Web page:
Feb. 2: The New England Patriots win another Super Bowl, aided by a mind control device surreptitiously implanted in the opposing quarterback’s helmet. (Mark Raffman, Reston, Va.)

Feb. 2: Stephen Miller sees his shadow, realizes too late he’s exposed to sunlight, and turns to dust. (Gary Crockett)

Feb. 9: Emilia Clarke brings her dragon to the Oscars and commands it to set the stage ablaze as revenge for not getting a Best Actress nomination for “Last Christmas.” (Lee Graham, Rockville, Md.)

Feb. 17: Following his annual physical, President Trump reports that he weighs 180, has a BMI of 23 and had a “perfect” Pap smear. (Jon Ketzner, Cumberland, Md.)


March 21: Trump demands an investigation into who ate his strawberries. (Sam Mertens, Silver Spring, Md.)

April 8: Exactly one year after his song reached No. 1, Lil Nas X discovers that he can’t no more. (Jesse Rifkin, Arlington, Va.)

April 14: Attorney General William Barr travels to Albania, Paraguay and Burkina Faso as part of his evolving strategy to investigate the investigation of the investigators investigating the investigators of the investigated. (Frank Osen, Pasadena, Calif.)

April 21: Instead of putting Harriet Tubman on the $20 bill, Trump announces his plan to issue a $3 bill featuring his own visage. (Bert Freiman, East Amherst, N.Y.)

May 2: A horse whose name was chosen from the 2017 list of Style Invitational “foals” wins the Kentucky Derby. (Steve Fahey, Olney, Md.)

May 8: On V-E Day, the Justice Department reveals that the Nazis were based not in Germany, but in Ukraine. (Gary Crockett)


June 18: The Republican National Committee buys 300,000 copies of Donald Trump Jr.’s new book, “Nepotism for Dummies.” (Mark Raffman)

June 27: President Trump officially declares his son a baron, because somebody said he couldn’t. (Dottie Gray, Alexandria, Va.)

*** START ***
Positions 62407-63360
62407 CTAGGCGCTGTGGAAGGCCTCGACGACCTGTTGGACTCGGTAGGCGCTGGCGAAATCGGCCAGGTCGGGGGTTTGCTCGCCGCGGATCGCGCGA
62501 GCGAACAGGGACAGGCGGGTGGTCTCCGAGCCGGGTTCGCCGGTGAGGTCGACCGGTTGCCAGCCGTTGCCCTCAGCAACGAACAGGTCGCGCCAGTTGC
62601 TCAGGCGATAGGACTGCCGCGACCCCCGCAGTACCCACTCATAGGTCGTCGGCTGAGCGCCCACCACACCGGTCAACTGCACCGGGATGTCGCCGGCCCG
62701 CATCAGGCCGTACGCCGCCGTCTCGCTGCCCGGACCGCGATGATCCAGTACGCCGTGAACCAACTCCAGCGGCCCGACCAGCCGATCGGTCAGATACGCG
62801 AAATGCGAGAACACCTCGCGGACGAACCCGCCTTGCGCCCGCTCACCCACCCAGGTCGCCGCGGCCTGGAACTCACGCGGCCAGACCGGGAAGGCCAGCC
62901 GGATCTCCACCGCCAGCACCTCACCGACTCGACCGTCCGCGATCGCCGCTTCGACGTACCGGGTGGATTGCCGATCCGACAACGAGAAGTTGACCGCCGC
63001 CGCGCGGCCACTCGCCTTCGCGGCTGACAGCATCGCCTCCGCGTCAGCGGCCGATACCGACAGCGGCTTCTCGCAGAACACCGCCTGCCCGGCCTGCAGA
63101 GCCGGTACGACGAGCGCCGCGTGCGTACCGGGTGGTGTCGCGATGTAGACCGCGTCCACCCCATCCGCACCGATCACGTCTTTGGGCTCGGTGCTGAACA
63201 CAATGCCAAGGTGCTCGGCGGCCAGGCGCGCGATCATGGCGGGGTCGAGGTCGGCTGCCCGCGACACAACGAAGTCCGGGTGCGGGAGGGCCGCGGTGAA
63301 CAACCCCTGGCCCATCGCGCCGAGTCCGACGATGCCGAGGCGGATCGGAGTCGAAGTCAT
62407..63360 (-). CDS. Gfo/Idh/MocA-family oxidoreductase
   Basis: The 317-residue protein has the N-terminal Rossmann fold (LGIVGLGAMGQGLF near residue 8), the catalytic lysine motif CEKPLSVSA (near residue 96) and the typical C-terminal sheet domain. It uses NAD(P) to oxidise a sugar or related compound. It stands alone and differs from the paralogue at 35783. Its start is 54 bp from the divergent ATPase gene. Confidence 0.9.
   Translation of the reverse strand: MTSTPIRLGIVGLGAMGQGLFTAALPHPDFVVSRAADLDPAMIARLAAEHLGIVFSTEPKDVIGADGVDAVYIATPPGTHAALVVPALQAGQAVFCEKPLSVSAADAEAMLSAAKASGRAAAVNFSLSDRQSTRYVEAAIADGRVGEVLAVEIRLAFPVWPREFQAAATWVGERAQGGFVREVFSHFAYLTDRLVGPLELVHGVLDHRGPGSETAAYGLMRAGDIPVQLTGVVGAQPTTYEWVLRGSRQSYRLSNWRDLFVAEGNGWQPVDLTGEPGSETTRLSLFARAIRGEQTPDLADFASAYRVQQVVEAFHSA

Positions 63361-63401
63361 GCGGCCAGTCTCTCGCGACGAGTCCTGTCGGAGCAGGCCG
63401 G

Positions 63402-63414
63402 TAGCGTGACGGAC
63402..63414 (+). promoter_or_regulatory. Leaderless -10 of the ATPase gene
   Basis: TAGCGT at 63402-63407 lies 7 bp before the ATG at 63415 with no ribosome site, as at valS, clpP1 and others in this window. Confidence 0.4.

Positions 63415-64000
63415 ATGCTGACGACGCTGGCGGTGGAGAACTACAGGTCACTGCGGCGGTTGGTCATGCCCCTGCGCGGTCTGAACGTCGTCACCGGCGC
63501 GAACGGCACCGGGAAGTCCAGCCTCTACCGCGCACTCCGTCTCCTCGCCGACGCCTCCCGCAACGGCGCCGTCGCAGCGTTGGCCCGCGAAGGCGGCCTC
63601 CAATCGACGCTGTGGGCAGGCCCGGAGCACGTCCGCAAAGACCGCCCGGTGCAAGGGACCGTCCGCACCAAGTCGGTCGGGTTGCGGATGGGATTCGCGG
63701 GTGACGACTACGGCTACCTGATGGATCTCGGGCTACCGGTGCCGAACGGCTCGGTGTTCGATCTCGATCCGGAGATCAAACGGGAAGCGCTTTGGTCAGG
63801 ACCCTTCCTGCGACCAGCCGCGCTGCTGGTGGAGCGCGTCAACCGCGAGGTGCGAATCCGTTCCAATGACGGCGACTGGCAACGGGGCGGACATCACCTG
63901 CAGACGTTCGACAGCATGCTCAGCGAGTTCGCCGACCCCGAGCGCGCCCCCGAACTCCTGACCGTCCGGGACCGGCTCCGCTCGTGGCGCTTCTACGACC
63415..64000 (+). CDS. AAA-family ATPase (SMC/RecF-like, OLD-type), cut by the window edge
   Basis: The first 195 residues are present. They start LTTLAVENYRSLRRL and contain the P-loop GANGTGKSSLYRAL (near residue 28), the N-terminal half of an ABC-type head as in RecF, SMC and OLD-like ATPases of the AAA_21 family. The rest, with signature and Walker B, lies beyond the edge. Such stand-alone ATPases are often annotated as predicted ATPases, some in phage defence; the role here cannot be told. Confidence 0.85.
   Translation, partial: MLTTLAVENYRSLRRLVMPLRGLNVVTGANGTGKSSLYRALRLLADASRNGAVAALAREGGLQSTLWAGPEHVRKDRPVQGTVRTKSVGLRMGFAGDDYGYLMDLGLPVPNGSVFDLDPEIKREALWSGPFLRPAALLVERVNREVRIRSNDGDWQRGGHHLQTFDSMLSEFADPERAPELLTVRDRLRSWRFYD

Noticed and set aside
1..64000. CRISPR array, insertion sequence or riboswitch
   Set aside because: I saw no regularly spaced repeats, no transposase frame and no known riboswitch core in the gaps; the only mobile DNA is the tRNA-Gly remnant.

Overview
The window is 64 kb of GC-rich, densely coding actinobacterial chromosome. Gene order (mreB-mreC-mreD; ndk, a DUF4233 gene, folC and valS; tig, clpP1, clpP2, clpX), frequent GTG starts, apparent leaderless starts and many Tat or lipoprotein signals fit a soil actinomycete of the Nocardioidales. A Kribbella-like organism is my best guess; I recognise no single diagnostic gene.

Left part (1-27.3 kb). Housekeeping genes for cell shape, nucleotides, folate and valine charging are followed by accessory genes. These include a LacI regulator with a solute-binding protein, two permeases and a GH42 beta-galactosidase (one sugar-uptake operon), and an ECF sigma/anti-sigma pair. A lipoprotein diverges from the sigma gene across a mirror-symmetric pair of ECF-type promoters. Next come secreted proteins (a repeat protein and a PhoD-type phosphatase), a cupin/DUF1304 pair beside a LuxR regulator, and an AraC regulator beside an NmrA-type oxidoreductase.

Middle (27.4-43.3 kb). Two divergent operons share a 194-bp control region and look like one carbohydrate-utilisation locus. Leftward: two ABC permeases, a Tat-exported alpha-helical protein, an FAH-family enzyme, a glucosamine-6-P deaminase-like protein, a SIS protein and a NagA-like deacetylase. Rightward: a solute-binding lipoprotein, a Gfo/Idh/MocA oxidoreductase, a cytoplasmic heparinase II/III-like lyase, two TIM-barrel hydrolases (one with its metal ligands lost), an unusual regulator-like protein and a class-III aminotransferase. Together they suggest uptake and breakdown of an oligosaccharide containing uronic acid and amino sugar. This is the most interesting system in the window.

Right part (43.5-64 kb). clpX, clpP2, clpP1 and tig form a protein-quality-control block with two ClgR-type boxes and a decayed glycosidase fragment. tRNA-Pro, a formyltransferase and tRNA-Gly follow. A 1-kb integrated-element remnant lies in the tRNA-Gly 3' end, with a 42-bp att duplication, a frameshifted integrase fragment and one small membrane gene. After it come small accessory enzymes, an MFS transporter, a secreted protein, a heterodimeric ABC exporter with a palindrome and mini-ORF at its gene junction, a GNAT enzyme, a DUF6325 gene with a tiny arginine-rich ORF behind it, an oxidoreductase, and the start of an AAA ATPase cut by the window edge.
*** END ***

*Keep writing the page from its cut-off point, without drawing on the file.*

July 3: Donald Trump announces that, in lieu of the U.S. Olympic team, the United States will be represented in Tokyo by Rudy Giuliani. (Duncan Stevens)

July 4: Trump’s “greatest fireworks show in the history of the world” concludes with nuclear detonations offshore from Mar-a-Lago. (Kevin Dopart, Washington)

July 7: George and Kellyanne Conway leave each other for Mary Matalin and James Carville. (Steve Honley, Washington)

July 14: At the Democratic National Convention, Nancy Pelosi looks stunned when someone suggests that she’s had enough facelifts. (Jon Ketzner)


July 16: Phase 2 of Metro’s Silver Line finally opens, but the first train tragically collides with some low-altitude airborne swine. (Jeff Contompasis, Ashburn, Va.)

Aug. 13: In Chillicothe, Ohio, the first recorded use occurs of a surly eighth-grader saying “Okay, millennial” to his mom. (Jesse Rifkin)

Aug. 26: Trump arrives onstage 10 minutes late for his speech at the Republican National Convention. A campaign aide later explains that Trump was busy flushing his toilet 15 times. (Duncan Stevens)

Sept. 8: Justin Fairfax is forced to resign as Virginia’s lieutenant governor after yearbook photos show him wearing whiteface at a party while dressed as Michael Jackson. (Gregory Koch, Falls Church, Va.)

Sept. 15: Rep. Alexandria Ocasio-Cortez demands that Cleveland’s NFL team be renamed the Persons of Color. (Tom Witte, Montgomery Village, Md.)


Sept. 21: In another interview with the BBC, Prince Andrew admits to being pals with Harvey Weinstein, Bill Cosby, R. Kelly, Roman Polanski and Jeffrey Dahmer. Andrew says again, “I admit fully that my judgment was probably colored by my tendency to be too honorable.” (Jon Ketzner)

Oct. 2: Having brought peace to the Middle East, Jared Kushner moves on to finding a cure for cancer. (Art Grinath, Takoma Park)

Oct. 11: Mike Pence acknowledges that he is gray. (David Kleinbard, Mamaroneck, N.Y.)

Oct. 15: Variety announces that Tom Hanks will star in the new biopic about Tom Hanks. (Jon Ketzner)

Oct. 21: Mike Pence, accompanied by his wife, has a conference with Nancy Pelosi. (Selma Ellis, Rolling Meadows, Ill.)

Nov. 13: In an ad for Weight Watchers, Sir Mix-a-Lot admits that he can and was lying. (Bruce Alter, Fairfax Station, Va.)

Nov. 26: In an attempt at cultural diversity, the Hallmark Channel presents its first Diwali movie, about a big-city woman who tries to buy Christmas lights in a small town near Mumbai. (Bruce Alter)

Dec. 8: Trump fatally shoots a Macy’s Santa on Herald Square. But the stock market hits a new high the same day, so Republicans say that while regrettable, it’s not an impeachable offense. (Drew Bennett, West Plains, Mo.)

Dec. 12: In the fourth quarter of the Army-Navy Game, President Trump pardons the Army middle linebacker for unnecessary roughness. (Frank Mann, Washington)

Dec. 26: Press secretary Stephanie Grisham reports that, for the fourth year in a row, the White House menorah has stayed lighted for 16 days. (Bruce Alter)

Still running — deadline Monday night, Jan. 6: Clues in our reverse-crossword contest. See